Three Star: (Very good). As for two star, but with higher calibre facilities, in larger rooms and public areas. (The overall size of hotel may not always be larger). There will be room service (e.g. continental breakfast), laundry, and receptionist, and snacks and drinks in a bar area.
Four Star: (Excellent). Rooms are of superior standard and very comfortable, with quality fittings and furniture. There will be a fitted standing-shower (not just a shower-head in the bath), en-suite bath and toilet. Public areas will be large and well furnished. Food and drink will feature strongly, and drinks, snacks and refreshments will be on offer 24 hours, along with room service and meals. Dry cleaning is available and customers are treated with immense care and professionalism.
Five Star: (Exceptional). Expect sheer luxury! Facilities, services, food and drink, will all be of ‘striking’ international standard. There should be a long list of additional facilities, and staff will be fully trained and geared to give you whatever you wish for. The ambience will be one of sophistication.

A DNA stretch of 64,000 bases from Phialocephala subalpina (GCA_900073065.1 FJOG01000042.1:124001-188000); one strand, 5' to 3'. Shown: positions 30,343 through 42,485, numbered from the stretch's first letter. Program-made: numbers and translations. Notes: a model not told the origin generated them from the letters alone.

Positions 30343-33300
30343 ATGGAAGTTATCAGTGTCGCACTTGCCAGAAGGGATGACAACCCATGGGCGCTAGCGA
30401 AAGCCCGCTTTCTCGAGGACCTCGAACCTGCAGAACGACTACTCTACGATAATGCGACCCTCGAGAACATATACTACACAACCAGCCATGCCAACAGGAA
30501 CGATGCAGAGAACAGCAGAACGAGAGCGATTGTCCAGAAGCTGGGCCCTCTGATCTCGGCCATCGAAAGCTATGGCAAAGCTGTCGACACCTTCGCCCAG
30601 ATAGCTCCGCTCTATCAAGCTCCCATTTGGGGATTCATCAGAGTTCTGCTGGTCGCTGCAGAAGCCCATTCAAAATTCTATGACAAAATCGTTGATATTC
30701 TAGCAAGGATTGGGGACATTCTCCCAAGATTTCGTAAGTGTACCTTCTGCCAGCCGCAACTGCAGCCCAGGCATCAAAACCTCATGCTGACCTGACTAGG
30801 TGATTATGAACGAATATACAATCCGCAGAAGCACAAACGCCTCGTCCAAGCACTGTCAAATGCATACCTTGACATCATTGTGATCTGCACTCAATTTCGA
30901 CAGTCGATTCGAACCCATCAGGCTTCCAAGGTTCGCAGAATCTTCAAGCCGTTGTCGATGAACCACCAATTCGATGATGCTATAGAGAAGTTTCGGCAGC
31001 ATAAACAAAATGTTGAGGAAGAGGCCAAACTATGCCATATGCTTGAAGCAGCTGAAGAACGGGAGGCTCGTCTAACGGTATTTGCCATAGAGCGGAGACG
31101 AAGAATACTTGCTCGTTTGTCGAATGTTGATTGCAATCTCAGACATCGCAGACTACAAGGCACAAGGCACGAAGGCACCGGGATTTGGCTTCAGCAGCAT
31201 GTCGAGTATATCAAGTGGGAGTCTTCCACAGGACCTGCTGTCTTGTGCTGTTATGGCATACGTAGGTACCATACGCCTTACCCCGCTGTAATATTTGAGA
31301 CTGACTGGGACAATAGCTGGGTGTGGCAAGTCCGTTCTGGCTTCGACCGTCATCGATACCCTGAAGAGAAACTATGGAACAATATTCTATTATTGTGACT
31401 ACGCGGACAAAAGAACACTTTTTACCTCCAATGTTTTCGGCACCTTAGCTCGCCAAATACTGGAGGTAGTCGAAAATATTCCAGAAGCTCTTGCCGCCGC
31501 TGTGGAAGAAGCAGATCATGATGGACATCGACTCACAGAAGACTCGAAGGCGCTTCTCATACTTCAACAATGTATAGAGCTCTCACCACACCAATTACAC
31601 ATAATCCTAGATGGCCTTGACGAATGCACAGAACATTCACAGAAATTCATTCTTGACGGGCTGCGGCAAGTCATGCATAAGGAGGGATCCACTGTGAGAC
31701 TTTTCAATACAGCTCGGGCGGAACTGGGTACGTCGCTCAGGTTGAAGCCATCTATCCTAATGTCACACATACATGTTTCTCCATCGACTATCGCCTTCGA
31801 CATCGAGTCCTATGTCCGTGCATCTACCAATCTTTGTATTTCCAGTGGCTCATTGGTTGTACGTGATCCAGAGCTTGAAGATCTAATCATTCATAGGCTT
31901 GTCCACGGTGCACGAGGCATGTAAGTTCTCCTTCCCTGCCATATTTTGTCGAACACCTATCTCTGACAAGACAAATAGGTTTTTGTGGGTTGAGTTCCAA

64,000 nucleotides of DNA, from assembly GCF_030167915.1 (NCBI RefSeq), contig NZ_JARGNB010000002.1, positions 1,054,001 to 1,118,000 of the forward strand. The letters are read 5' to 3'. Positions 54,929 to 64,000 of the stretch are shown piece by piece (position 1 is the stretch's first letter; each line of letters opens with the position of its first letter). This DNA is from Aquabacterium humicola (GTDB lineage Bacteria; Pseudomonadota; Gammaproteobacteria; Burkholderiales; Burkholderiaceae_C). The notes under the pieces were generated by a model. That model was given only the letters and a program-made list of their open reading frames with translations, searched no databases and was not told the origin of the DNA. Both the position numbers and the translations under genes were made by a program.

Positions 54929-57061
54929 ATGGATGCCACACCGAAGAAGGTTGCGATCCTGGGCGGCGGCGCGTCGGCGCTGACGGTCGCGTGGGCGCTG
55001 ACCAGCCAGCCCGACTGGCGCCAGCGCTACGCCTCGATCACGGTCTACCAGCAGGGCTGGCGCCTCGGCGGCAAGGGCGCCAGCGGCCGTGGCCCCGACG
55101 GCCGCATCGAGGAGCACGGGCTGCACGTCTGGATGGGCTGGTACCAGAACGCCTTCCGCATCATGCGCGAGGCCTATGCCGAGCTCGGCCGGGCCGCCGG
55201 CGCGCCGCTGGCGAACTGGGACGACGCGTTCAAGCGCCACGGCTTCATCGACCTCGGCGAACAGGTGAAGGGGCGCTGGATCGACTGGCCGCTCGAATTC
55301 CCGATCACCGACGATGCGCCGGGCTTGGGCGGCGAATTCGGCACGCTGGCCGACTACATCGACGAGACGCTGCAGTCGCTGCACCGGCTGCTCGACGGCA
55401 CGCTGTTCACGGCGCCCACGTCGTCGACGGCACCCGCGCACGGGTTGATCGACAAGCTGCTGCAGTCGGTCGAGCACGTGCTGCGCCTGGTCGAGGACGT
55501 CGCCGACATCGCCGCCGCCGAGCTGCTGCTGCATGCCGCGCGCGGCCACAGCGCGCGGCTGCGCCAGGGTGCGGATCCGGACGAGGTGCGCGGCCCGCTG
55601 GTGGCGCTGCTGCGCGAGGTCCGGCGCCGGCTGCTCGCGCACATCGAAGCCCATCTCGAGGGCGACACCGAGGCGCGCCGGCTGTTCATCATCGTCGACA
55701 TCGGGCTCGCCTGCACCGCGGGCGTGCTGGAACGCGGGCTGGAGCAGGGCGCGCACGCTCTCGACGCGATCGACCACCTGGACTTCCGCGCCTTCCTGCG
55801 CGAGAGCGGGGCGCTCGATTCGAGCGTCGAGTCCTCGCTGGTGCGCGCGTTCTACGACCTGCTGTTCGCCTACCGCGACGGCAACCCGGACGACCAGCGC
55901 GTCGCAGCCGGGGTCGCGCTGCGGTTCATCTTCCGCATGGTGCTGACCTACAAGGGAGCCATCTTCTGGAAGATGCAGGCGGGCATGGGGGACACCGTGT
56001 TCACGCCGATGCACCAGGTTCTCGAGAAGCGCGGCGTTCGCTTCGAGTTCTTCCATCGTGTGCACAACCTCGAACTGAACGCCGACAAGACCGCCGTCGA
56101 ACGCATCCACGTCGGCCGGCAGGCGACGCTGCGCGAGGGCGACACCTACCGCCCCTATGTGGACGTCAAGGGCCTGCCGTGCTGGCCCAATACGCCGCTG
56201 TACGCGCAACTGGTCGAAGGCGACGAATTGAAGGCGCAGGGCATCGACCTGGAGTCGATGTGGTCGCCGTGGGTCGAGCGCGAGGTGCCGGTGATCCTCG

The AA/RAC Diamond System: Guesthouses and B & B’s

One Diamond: Rooms are clean and of minimum standard. There will be a cooked or continental breakfast. If other meals are offered they will be freshly cooked. Bed will be clean, with fresh linen, and there will be fresh soap and towels. Heating and hot water will be available at reasonable times. Overall service will be acceptable. 
Two Diamonds: As for One Diamond but with greater quality of care and quality.
Three Diamonds: As for Two Diamonds, with a higher standard of furnishings, décor and service. There will be a choice at breakfast; other meals will use good quality ingredients and be freshly cooked. Comfort and service will be good.
Four Diamonds: As for the previous category but at much higher levels.
Five Diamonds: Bed will be top quality; there will be more space and some luxury. Furniture and interiors will be superb.  The menu for all meals will be full of variety, with seasonal products, freshly cooked to a high standard. Care offered will not just be basic but your needs will be anticipated.


Barry Napier

Daylesford Hotel: +44 (0) 1803 294435
Berburry Hotel:  +44 (0) 01803 297494
Kingston House Hotel:   +44 (0) 1803 212760
Belgrave Hotel:  +44 (0) 01803 296666
Visit England (British Tourism site):  +44 (0) 20 8846 9000
Also See: The New UK Hotel Grading System Explained / Barry Napier / May 2006